GCI Liberty (NASDAQ:GLIBA) reported its first-quarter results after the market closed on May 9. GCI, the Alaska telecommunications company that accounts for essentially all of GCI Liberty's revenue, suffered from regulatory setbacks that led to a big tumble in profitability. Revenue was down slightly, with declines in both the consumer and business segments.

GCI Liberty results: The raw numbers

GCI Liberty is comprised of Alaska telecommunications company GCI, as well as interests in a few other businesses. The company was formed last year in a complex transaction, and GCI's results only began to be included in GCI Liberty's results last March. This makes year-over-year comparisons for GCI Liberty meaningless.

Here are the stand-alone results for GCI, which now accounts for essentially all of GCI Liberty's revenue:

Metric

Q1 2019

Q1 2018

Year-Over-Year Change

Revenue

$213.2 million

$215.1 million

(0.9%)

Operating income

($24.0 million)

$3.8 million

N/A

Adjusted OIBDA*

$44.5 million

$67.8 million

(34.4%)

Data source: GCI Liberty. *Operating income before depreciation and amortization.

What happened with GCI Liberty this quarter?

  • GCI's consumer segment generated revenue of $106.6 million, down 1.1% year over year. The business segment produced revenue of $106.6 million, down 0.6% year over year.
  • Within the consumer segment, wireless revenue was down 3% to $39.9 million, data revenue was up 5% to $41.2 million, video revenue was down 6% to $21.0 million, and voice revenue was down 15% to $4.5 million.
  • The number of consumer wireless lines in service dropped 4% to 188,700, while the number of consumer cable modem subscribers was down slightly to 124,800.
  • Within the business segment, wireless revenue was down 4% to $22.8 million, data revenue was up 1% to $69.0 million, video revenue was up 4% to $3.8 million, and voice revenue was down 4% to $11.0 million.
  • The number of business wireless lines in service fell 5% to 20,900, while the number of business cable modem subscribers slumped 2% to 9,000.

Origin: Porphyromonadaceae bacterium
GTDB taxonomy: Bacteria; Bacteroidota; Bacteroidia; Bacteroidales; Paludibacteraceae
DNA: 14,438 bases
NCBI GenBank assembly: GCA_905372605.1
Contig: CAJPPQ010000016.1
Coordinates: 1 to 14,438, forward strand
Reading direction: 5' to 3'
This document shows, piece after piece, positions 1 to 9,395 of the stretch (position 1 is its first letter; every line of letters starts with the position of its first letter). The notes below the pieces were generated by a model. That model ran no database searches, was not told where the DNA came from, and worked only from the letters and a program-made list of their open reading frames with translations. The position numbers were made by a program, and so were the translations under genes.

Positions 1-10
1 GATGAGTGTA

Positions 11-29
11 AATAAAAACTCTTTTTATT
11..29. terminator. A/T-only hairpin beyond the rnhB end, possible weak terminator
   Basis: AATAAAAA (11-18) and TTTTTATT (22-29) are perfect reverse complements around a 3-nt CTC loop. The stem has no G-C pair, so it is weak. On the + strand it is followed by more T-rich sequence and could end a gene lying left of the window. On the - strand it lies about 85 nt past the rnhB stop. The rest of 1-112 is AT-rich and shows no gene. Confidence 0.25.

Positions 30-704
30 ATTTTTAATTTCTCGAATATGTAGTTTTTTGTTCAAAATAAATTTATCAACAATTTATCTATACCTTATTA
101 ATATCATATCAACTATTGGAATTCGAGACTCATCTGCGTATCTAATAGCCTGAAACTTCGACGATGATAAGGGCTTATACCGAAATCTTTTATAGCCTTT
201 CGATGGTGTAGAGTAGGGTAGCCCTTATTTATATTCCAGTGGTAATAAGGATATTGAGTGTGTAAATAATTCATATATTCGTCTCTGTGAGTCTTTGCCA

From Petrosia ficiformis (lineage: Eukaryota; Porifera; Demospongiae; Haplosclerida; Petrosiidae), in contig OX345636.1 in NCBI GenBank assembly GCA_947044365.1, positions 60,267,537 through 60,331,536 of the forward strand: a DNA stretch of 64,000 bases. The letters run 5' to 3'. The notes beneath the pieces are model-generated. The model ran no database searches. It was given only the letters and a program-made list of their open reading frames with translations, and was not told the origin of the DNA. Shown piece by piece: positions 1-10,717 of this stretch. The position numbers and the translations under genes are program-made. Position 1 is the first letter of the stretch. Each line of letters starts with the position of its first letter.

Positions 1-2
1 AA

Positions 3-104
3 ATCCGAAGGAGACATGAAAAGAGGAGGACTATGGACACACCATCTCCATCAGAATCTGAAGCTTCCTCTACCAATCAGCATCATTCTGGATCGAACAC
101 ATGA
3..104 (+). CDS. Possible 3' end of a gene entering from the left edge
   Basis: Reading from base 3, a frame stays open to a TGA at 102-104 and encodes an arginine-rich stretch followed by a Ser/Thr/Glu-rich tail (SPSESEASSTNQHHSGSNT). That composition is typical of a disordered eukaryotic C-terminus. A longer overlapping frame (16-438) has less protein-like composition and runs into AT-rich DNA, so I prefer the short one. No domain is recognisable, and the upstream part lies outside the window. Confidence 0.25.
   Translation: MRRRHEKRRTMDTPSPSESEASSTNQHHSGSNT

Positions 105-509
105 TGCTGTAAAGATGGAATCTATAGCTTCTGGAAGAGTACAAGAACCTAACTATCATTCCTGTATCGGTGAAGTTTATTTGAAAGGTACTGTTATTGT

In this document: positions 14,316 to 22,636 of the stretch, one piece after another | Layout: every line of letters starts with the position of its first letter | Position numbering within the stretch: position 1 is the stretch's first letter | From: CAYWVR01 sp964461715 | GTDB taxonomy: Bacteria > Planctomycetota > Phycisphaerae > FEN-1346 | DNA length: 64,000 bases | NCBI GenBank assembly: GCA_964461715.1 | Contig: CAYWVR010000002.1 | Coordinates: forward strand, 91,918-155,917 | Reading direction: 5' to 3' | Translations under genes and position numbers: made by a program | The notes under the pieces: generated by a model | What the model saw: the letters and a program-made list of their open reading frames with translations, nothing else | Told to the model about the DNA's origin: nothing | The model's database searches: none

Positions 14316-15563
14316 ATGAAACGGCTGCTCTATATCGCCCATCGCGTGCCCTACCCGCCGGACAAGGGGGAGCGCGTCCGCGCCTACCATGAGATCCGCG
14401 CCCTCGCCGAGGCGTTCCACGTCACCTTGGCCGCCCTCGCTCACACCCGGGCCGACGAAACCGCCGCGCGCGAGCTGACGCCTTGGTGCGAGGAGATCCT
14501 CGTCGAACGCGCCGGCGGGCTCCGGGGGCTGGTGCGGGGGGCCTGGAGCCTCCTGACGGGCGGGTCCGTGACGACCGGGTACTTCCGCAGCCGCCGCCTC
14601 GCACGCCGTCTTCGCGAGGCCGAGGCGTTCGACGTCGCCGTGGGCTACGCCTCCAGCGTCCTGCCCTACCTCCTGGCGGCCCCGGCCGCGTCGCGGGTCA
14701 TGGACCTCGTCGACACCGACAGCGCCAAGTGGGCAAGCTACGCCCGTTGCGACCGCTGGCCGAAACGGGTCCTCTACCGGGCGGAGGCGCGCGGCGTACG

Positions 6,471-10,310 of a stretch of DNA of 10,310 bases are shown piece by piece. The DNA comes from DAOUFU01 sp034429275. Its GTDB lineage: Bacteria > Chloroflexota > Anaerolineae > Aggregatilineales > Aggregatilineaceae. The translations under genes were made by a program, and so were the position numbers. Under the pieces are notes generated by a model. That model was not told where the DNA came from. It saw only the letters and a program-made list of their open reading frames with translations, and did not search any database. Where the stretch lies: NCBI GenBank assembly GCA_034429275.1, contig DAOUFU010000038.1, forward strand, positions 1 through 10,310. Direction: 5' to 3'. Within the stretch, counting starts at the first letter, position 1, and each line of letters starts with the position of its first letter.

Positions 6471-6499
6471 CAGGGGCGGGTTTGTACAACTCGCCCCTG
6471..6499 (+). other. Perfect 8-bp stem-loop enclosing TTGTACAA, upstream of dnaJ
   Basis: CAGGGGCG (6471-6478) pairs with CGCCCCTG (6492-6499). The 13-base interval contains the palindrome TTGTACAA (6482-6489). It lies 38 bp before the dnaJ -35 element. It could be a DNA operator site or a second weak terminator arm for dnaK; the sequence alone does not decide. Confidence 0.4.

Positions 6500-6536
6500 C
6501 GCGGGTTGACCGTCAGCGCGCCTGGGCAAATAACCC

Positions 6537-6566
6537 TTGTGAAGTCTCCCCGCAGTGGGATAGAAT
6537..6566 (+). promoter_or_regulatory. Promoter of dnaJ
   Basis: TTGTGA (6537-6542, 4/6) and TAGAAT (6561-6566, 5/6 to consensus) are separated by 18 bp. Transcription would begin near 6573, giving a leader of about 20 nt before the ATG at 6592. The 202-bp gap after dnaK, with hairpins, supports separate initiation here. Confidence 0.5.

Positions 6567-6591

• On May 6, an appeal related to requested funding from a USF Rural Health Care program customer was denied by USAC. As a result, GCI took a reserve of $21 million and an associated bad debt expense that reduced operating income and adjusted OIBDA.
  • GCI Liberty spent about $4 million on share repurchases between Feb. 1 and April 30. The company has $494 million remaining on its share repurchase authorization.
  • The fair value of GCI Liberty's public holdings, which includes Charter, Liberty Broadband, and LendingTree, was $6.99 billion at the end of the quarter, up from $5.36 billion at the end of 2018.
A view of Anchorage, Alaska, with snowcapped mountains in the background.

Anchorage, Alaska. Image source: Getty Images.

What management had to say

During the earnings call, GCI CFO Peter Pounds talked about new products that the company hopes will improve results:

As I noted earlier, we are now able to put new products in the market after a significant restriction from doing so while we implemented our new billing system. On April 1, we launched our new wireless prepaid unlimited plan which has been instrumental in stemming losses to nationwide wireless providers. We have refreshes to our Cable TV and Cable Modem product coming online over the next several months.

Pounds also gave an update on the Alaskan economy:

... the first quarter of 2019 was a challenging one, but we're starting to see some momentum. The April issue of the Anchorage employment report is showing that on a preliminary basis we saw slight job growth during the quarter. This was the positive change in the economy that we had been anticipating.

Looking forward

GCI's bottom line was hit by charges related to the failed appeal mentioned above, and the company won't record revenue of approximately $1 million per month until there's greater certainty about collectability. On top of that, the Federal Communications Commission reduced RHC support payments to GCI by 26% late last year. The company is appealing that decision.

An improved Alaskan economy would help offset some of that pain, and the company does see some signs of life in that area. But this tough regulatory environment is taking a toll on GCI's results, and it will continue to do so in future quarters.